May 24, 2021
Mental health tips for moms
On a typical day this spring, as the U.S. begins to emerge from a yearlong battle with the pandemic, South Shore resident Meghan Block wakes up early, sends her 8-year-old off to school, and begins at-home lessons with her 5-year-old.
Throughout the morning and afternoon, she does laundry and answers emails, troubleshoots remote schooling, and contributes to work projects at a kitchen table that doubles as a desk.
The rest waits until the early evening when her husband finishes his workday and the pair trades roles.
It’s a juggling act many working parents are all too familiar with.
“I have said several times I feel like I need to clone myself,” says Block, a sales marketing executive and owner of local parenting resource Boston Moms who has found support via therapy during the pandemic. “At the end of the day, I’m fried.”
Even as vaccines bring new hope and a slow return to normalcy, the long-running pandemic continues to exert pressure on parents. Researchers find virtual schooling and child-rearing responsibilities often fall more heavily on mothers, many of whom are now working from home. The result can be devastating, leading to debilitating stress, depression, anxiety and feelings of guilt.
Block’s husband is a supportive partner. Block and her husband share childcare and housework duties during a long workday that stretches into the night, after family dinner. Still, she said, she feels she can never do enough.
The guilt is paralyzing. Even outside of a pandemic, if you have a 2-year-old, you never feel like you’re giving them enough attention.
According to a recent survey, 27% of women reported an increase in challenges associated with mental illness in the past year, compared to only 10% of men. A Kaiser Family Foundation poll conducted during the pandemic found that women with children are more likely to report symptoms of anxiety and depressive disorder than men. Many women struggling with mental health issues point to the strain of providing care to children and elderly parents.
“Absolutely the pandemic has affected everyone, but there are stressors that have especially affected women,” says Dr. Tracy Mullare, a child and adult psychiatrist and a member of the physician/psychologist review unit at Blue Cross Blue Shield of Massachusetts. The not-for-profit health plan has added more than 500 new mental health clinicians to its network since March 2020 to help meet the unprecedented demand for emotional support during the pandemic.
“Globally women are reporting more mental health challenges than men,” Mullare observes. “There’s a significant vulnerability for our caregivers, and the CDC has reported two out of three caregivers are women.”
Pregnant women and new mothers have been hit hard, too – according to an online survey from the MGH Center for Women’s Mental Health, 43% of pregnant and postpartum women reported elevated symptoms of post-traumatic stress during the pandemic, 31% had heightened anxiety and depression, and 53% said they experienced loneliness.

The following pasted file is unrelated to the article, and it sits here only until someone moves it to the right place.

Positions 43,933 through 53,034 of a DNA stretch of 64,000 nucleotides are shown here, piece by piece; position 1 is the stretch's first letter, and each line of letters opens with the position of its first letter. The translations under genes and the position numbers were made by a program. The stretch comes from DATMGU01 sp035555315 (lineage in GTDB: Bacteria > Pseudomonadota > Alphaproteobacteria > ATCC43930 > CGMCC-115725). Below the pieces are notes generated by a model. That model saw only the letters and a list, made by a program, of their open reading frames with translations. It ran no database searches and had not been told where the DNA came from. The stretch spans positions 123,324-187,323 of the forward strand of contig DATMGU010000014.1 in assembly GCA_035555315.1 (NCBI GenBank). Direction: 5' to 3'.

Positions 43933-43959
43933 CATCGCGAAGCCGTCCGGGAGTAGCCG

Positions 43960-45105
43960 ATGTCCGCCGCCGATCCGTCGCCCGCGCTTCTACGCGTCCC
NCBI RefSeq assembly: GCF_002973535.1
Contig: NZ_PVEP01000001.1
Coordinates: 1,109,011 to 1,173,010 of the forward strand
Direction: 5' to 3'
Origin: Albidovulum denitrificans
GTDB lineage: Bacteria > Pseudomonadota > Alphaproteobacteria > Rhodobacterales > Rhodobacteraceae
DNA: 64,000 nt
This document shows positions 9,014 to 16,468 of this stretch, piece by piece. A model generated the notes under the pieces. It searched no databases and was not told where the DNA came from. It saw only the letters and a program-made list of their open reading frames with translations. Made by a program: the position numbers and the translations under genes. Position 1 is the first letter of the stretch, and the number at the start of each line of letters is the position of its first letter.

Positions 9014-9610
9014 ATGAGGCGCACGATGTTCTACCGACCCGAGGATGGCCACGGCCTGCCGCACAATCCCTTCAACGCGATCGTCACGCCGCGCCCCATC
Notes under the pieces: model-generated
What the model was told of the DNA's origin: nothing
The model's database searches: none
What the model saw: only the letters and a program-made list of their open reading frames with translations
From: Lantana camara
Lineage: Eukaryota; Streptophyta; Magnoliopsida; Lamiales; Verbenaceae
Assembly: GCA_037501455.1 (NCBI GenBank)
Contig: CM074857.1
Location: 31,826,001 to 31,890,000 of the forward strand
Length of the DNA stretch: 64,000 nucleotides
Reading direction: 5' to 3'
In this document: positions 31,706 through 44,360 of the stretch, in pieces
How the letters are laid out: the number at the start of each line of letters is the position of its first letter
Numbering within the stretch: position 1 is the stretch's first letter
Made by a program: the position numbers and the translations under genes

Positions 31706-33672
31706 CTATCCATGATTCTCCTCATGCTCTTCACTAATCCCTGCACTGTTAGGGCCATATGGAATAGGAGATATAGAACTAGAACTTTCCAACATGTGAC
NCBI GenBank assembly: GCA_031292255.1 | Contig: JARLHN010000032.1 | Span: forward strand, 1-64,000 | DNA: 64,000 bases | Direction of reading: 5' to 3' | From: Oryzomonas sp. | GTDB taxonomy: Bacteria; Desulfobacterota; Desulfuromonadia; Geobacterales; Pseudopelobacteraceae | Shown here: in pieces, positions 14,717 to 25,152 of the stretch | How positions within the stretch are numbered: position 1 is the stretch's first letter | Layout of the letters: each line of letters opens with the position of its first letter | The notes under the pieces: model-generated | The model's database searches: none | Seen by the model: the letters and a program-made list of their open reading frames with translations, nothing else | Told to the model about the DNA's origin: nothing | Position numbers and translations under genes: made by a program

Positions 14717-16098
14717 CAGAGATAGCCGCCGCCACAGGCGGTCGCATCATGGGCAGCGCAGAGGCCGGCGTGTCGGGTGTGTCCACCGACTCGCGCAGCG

Because mothers are so worried about their families, they may not spend enough time ensuring they get enough rest, exercise, healthy food, and time to connect with friends, Mullare notes.
“It's going to take a while for people to get back to caring for themselves,” she said.
Mental health tips
- Stay connected. It can be hard for parents to find time to meet up with friends or family, but staying in touch via calls or Zoom can boost happiness too.
- Get moving. Even a 30-minute walk once a day can do wonders for your mental health.
- Seek treatment. Talk to your primary care provider, who can help you figure out what’s going on and refer you to a mental health clinician if necessary. Blue Cross members who need assistance finding mental health and/or substance use disorder services can visit the health plan’s mental health resource center or call the number on their member ID card. Blue Cross representatives can help locate appropriate clinicians who are accepting new patients and even assist with setting up the first visit.
What are red flags you may need treatment?
- Isolation or withdrawal: “These can be a sign people haven't been feeling their best, but of course it's also part of the pandemic,” Mullare says. However, it is worth noting if you are increasingly losing touch with loved ones, or finding you are reluctant to leave home.
- Fatigue or changes in appetite or sleep patterns: Though most mothers could probably use more time to sleep and sit down for a meal, feelings of debilitating fatigue, inability to sleep at night, loss of appetite, or significant increase in appetite can all be signs of mental distress.
- Irritability, difficulty remembering things or concentrating: People dealing with high levels of stress or anxiety may come across as scattered or distracted. “If you see they're struggling and unable to function. overwhelmed, overburdened, or not performing well, reach out,” Mullare says.
- Mystery pains: Mental health problems sometimes can manifest in physical ways, including aches or pains, headaches, cramps, or digestive problems without a clear physical cause.
- Feelings of worthlessness, shame or guilt: These are especially common among mothers with postpartum depression. “The social isolation of the pandemic compounds that anxiety and depression, and for women with postpartum depression that has been significant,” Mullare says. “They've been isolated and may be hesitant to speak up or seek support.”
If you or someone you know may be suffering with heightened anxiety or depression, the resources below can help:
PHOTOS BY FAITH NINIVAGGI